Conclusion: Broad interventions that restrict global antibiotic use appear to be more effective in reducing antibiotic resistance compared with restrictions that narrowly target one specific antibiotic or antibiotic class. Importantly, interventions that allow for therapeutic antibiotic use appear similarly effective compared with those that restrict all uses of antibiotics, suggesting that complete bans are not necessary. These findings directly inform the creation of specific policies to restrict antibiotic use in food-producing animals.
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http://dx.doi.org/10.1136/bmjgh-2019-001710DOI Listing
http://www.ncbi.nlm.nih.gov/pmc/articles/PMC6730577PMC
August 2019

Examination of unintended consequences of antibiotic use restrictions in food-producing animals: Sub-analysis of a systematic review.

One Health 2019 Jun 15;7:100095. Epub 2019 May 15.

Department of Medicine, Cumming School of Medicine, University of Calgary, 3330 Hospital Drive NW, Calgary, Alberta T2N 4N1, Canada.

Antimicrobial resistance is considered one of the greatest threats to global and public health today. The World Health Organization, the Food and Agriculture Organization, and the World Organisation for Animal Health, known as the Tripartite Collaboration, have called for urgent action. We have previously published a systematic review of 181 studies, demonstrating that interventions that restrict antibiotic use in food-producing animals are associated with a reduction in antibiotic resistant bacterial isolates in both animals and humans. What remains unknown, however, are whether (and what) unintended consequences may arise from such interventions. We therefore undertook a sub-analysis of the original review to address this research question. A total of 47 studies described potential consequences of antibiotic restrictions. There were no consistent trends to suggest clear harm. There may be increased bacterial contamination of food products, the clinical significance of which remains unclear. There is a need for rigorous evaluation of the unintended consequences of antibiotic restrictions in human health, food availability, and economics, given their possible widespread implications.
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http://dx.doi.org/10.1016/j.onehlt.2019.100095DOI Listing
http://www.ncbi.nlm.nih.gov/pmc/articles/PMC6538949PMC
June 2019

Mutant Isocitrate Dehydrogenase Inhibitors as Targeted Cancer Therapeutics.

Front Oncol 2019 17;9:417. Epub 2019 May 17.

Department of Neurosurgery, New York University School of Medicine, NYU Langone Health, New York, NY, United States.

The identification of heterozygous neomorphic isocitrate dehydrogenase (IDH) mutations across multiple cancer types including both solid and hematologic malignancies has revolutionized our understanding of oncogenesis in these malignancies and the potential for targeted therapeutics using small molecule inhibitors. The neomorphic mutation in IDH generates an oncometabolite product, 2-hydroxyglutarate (2HG), which has been linked to the disruption of metabolic and epigenetic mechanisms responsible for cellular differentiation and is likely an early and critical contributor to oncogenesis. In the past 2 years, two mutant IDH (mutIDH) inhibitors, Enasidenib (AG-221), and Ivosidenib (AG-120), have been FDA-approved for IDH-mutant relapsed or refractory acute myeloid leukemia (AML) based on phase 1 safety and efficacy data and continue to be studied in trials in hematologic malignancies, as well as in glioma, cholangiocarcinoma, and chondrosarcoma. In this review, we will summarize the molecular pathways and oncogenic consequences associated with mutIDH with a particular emphasis on glioma and AML, and systematically review the development and preclinical testing of mutIDH inhibitors. Existing clinical data in both hematologic and solid tumors will likewise be reviewed followed by a discussion on the potential limitations of mutIDH inhibitor monotherapy and potential routes for treatment optimization using combination therapy.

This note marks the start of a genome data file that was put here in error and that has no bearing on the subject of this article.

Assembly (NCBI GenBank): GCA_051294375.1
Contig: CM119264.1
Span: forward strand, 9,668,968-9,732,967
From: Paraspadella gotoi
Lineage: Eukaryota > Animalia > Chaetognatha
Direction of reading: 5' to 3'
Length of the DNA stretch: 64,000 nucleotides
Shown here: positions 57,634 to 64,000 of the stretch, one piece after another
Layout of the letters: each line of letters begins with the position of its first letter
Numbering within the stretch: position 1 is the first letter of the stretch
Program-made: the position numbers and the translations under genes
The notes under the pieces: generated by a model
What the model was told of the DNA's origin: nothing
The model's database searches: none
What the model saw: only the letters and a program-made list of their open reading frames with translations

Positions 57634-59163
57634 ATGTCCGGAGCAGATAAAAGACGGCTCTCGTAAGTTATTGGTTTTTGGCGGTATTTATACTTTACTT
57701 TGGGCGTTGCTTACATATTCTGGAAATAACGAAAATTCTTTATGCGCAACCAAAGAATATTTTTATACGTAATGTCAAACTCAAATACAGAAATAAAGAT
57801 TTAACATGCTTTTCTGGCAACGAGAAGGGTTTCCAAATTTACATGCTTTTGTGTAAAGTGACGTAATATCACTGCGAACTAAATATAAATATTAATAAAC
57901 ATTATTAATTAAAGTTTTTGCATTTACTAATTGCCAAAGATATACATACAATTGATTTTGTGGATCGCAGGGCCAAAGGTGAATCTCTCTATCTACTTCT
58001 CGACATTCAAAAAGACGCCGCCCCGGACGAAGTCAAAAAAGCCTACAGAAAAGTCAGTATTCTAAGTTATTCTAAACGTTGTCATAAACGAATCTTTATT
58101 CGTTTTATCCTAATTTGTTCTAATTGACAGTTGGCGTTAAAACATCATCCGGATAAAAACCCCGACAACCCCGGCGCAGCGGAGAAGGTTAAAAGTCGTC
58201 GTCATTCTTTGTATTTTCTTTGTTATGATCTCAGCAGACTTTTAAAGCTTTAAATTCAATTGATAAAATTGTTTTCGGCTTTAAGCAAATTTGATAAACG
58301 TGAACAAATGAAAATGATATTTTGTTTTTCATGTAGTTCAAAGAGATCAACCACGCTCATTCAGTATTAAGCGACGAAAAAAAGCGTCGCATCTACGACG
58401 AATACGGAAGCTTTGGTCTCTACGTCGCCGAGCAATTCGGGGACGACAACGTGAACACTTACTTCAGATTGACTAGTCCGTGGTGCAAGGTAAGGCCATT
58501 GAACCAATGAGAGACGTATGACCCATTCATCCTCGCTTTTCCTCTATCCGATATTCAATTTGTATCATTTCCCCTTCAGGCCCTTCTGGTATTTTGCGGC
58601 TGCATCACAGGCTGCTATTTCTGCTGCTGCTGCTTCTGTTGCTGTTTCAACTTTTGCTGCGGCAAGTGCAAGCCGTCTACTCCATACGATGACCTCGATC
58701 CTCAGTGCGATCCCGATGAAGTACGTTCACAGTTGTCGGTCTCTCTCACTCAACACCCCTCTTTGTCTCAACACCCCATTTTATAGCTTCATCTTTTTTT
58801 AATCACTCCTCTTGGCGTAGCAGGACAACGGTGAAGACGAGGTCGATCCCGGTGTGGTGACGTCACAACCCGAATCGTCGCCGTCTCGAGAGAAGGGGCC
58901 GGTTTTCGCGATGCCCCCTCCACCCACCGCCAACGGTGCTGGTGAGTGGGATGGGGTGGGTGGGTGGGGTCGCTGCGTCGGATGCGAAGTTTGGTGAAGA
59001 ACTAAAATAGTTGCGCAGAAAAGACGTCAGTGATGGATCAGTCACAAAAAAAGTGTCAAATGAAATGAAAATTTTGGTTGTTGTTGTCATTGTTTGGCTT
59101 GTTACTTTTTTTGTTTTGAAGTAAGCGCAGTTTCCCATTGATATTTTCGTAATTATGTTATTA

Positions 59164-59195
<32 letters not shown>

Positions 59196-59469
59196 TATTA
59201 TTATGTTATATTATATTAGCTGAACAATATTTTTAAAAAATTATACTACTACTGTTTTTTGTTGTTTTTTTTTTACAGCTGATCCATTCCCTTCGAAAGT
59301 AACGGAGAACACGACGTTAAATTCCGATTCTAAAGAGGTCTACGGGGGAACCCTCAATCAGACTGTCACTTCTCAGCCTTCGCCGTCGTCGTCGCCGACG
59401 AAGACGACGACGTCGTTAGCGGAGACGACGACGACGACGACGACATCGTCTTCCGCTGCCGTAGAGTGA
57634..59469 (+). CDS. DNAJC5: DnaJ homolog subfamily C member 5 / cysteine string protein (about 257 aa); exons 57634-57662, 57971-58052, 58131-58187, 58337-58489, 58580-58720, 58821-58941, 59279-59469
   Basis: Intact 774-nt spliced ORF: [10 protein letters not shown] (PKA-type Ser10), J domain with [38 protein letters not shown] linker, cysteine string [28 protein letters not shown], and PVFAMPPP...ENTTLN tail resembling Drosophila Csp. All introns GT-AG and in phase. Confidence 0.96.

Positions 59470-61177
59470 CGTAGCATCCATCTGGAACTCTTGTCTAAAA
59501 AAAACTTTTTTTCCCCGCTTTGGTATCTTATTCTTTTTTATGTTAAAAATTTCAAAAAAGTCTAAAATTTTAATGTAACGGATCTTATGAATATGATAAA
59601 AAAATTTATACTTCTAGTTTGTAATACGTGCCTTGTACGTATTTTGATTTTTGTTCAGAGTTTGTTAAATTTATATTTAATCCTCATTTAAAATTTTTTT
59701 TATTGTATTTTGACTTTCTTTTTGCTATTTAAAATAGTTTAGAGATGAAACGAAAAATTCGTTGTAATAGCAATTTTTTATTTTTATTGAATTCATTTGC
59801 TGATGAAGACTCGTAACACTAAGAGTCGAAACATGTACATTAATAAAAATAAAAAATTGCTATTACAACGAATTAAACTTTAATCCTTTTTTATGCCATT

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http://dx.doi.org/10.3389/fonc.2019.00417DOI Listing
http://www.ncbi.nlm.nih.gov/pmc/articles/PMC6534082PMC
May 2019

The Effect of Cardiac Rehabilitation Attendance on Sexual Activity Outcomes in Cardiovascular Disease Patients: A Systematic Review.

Can J Cardiol 2018 12;34(12):1590-1599

Department of Community Health Sciences, University of Calgary, Calgary, Alberta, Canada; Department of Medicine, University of Calgary, Calgary, Alberta, Canada. Electronic address:

Background: Decreased sexual activity (SA) is a common problem in patients with cardiovascular disease (CVD). Although there is evidence that cardiac rehabilitation (CR) is effective in improving physical outcomes and overall quality of life, its effects on SA remain unclear. In this systematic review we assessed the association between CR attendance and SA outcomes in adults with CVD.

Methods: Electronic databases (MEDLINE, PsycINFO, EMBASE, CINAHL) were systematically searched in January 2018. Original studies that compared attendance to CR vs no attendance to CR in adults 18 years and older with diagnosed CVD that also reported on SA outcomes were included. A narrative synthesis was conducted because the data did not permit meta-analysis.